Asynchronous Transfer Mode. ATM network services are new in Windows 2000. Previously, you had to rely on custom drivers from each ATM network card vendor. With standardized drivers, you can now directly use pure ATM services, as well as IP over ATM. Unfortunately, a number of factors make this capability less important than it might have been at one time. First, ATM for the desktop has not caught on. Competing technologies such as Fast and Gigabit Ethernet are cheaper and easier to implement. Second, ATM network speeds start at around 155 Mbps (not including the desktop technologies), and go up to 10 Gbps at the high end, rates that require high-performance system buses to transfer data. Not only do most PC systems and servers lack the necessary bus speeds, but high-speed network traffic also causes a lot of processing overhead in Windows that reduces actual throughput. Although ATM-based Windows products will probably still emerge, this feature isn't much of a draw for most administrators.

Virtual private networks. VPNs are in high demand in these days of extranets and remote offices with Internet access. A VPN lets a single remote desktop or an entire branch office communicate on a par with systems on the corporate network. In days of yore, remote clients had to be restricted because of the security risks they presented. Today, with encryption technologies it is possible to pass data among sites without anyone being able to intercept and view it. Secure VPN technology is built in to the Windows 2000 network and remote access services, since it implements the IP Security (IPSec) protocol for communicating over the Internet. Windows did have earlier technologies that allowed VPNs, including Point-to-Point Tunneling Protocol (PPTP) and Layer-2 Tunneling Protocol (L2TP), but these did not offer secure encrypted communications.

There is a catch to IPSec in Windows 2000, though. IPSec was designed so that any two hosts running any OS platform could communicate with each other. The Windows 2000 IPSec implementation, however, requires that you also use L2TP to authenticate users on remote machines as well as support other non-IP protocols. This breaks compatibility with other platforms, most of which do not use Microsoft's L2TP system. Thus, Microsoft-flavored VPN technology can work only among Windows 2000 systems, severely limiting its use in heterogeneous environments.

Quality of service. QoS is a new arrival for IP network communications in general. QoS attempts to define a guaranteed level of quality for communications between two IP hosts,on top of the nonguaranteed protocol services of IP. The Internet standard for setting up such services is the Resource Reservation Protocol (RSVP), but for any appreciable results, RSVP needs to be supported on as many of the network nodes located between the end-points as possible. QoS is thus lagging in wide deployment. Network administrators don't use it because most of their desktop and server systems don't support QoS. This ends in a catch-22: The network doesn't have it because the systems don't, and the systems can't really make use of it until the network implements it. The good news is that Windows 2000 now supports the standard method for supporting QoS. The bad news is that older Windows systems do not. Thus QoS becomes a useful feature only if you plan to have lots of Windows 2000 -- or non-Windows systems that support QoS -- on your network.

Plug and play. Plug and play is nothing new for Windows 9x users, but NT Workstation users will be happy that it is now available for Windows 2000 systems. Furthermore, the Windows driver model used in Windows 2000 is similar to that in Windows 9x, making it easier for vendors to port device drivers to the new platform. This means greater support for adapters and other devices that go into your system. Everyone wins with this new feature.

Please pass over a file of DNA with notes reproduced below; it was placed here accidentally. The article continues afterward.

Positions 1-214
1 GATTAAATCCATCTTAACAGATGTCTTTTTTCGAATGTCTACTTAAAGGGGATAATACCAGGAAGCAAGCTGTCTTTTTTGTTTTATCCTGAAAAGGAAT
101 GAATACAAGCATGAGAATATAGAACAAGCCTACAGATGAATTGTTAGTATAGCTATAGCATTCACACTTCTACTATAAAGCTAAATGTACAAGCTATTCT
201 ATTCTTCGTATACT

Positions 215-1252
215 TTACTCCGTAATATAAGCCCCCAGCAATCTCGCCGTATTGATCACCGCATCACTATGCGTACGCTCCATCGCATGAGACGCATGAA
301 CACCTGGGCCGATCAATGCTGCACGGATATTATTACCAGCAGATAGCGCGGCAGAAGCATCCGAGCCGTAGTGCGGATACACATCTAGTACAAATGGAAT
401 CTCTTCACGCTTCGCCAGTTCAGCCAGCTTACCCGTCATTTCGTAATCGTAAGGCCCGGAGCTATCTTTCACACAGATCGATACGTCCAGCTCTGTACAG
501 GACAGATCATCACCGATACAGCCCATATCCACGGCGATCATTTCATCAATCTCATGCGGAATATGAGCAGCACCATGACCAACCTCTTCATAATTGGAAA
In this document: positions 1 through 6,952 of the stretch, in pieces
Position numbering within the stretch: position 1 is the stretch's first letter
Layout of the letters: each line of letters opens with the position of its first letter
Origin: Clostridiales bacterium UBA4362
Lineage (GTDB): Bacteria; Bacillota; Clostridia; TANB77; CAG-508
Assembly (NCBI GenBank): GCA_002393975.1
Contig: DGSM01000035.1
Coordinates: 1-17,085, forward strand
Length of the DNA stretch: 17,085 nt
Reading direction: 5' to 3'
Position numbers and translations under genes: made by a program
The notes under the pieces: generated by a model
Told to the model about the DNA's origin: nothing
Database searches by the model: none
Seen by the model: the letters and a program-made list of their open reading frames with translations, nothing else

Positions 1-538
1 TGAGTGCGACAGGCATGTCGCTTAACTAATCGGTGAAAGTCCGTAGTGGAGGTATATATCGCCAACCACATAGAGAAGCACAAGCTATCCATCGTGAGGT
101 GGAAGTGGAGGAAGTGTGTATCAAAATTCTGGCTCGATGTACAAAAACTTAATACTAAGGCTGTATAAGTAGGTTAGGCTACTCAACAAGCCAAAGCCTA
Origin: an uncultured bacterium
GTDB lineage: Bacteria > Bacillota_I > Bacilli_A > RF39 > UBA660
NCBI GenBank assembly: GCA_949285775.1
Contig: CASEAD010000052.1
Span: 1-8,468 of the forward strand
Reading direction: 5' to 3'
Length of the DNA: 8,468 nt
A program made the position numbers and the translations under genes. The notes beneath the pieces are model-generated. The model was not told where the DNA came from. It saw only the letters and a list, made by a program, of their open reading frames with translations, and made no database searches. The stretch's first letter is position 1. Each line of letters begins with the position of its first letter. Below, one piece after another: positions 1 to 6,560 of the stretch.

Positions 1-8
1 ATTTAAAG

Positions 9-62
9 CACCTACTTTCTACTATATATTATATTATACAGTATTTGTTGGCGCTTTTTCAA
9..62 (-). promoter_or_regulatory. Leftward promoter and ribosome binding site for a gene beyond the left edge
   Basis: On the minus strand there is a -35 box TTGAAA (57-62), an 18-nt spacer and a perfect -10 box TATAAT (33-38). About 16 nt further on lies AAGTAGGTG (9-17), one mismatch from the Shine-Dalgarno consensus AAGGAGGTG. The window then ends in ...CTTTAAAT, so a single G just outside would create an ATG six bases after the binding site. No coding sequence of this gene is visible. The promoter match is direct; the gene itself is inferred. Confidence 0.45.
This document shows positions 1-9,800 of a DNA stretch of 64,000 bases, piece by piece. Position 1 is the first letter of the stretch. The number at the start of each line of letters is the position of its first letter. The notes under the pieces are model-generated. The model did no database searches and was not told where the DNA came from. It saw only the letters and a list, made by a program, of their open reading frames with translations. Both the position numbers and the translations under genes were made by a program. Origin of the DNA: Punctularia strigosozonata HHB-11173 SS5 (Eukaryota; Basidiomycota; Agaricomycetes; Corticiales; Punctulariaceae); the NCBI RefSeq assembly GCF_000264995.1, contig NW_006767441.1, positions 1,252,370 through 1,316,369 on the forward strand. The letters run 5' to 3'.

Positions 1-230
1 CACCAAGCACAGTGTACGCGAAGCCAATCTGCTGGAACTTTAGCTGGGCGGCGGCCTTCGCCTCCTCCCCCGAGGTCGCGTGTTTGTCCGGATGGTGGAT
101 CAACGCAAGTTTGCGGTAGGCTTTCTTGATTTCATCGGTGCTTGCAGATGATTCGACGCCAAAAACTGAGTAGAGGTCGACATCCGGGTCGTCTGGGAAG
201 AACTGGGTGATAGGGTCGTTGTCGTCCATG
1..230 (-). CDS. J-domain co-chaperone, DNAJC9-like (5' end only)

Power and configuration management. Advanced power and configuration management brings more relief for NT Workstation users. This feature allows Windows 2000 Professional to use the battery systems in laptops more efficiently, giving longer work times between recharges while you're on the go. Again, a great addition.

Security services

Encrypting File System. EFS is a new feature for the safety conscious. Using this file system, any data stored on the disk can be accessed and read only by the owner of the data. Saved data are automatically encrypted; your owner information and local host information generate a local certificate. Other users cannot read even plain text files, even if they have access to your directory. Especially important is that EFS is integrated into the NTFS 5.0 file system architecture and thus works with all software. This encryption/decryption process adds overhead and delay to accessing files, but except for very large files, it offers a greater value in security than the seconds it makes you wait. Network users can access information if they have been authenticated properly and have proper access to the directory and files. EFS is a good new feature to have on an enterprise operating system, especially as users become more privacy conscious.

Distributed File System. With DFS, you can make a single tree of all public files and directories on your network and hide the identities of the servers and drives they refer to. This makes it much simpler to access any file without having to remember which server and drive it was stored on. In other words, Windows finally catches up to the distributed file system tree capabilities of Unix and NFS.

On the other hand, DFS can confuse an end user because of changes in file-access procedures. Although the benefits of using DFS are numerous, users may be used to the existing Common Internet File System (CIFS) method of mounting a remote drive as a new drive letter. Worse yet, CIFS information may be encoded into the data and application files, making it difficult to switch to the new system. DFS is handy, but it will probably come into use slowly.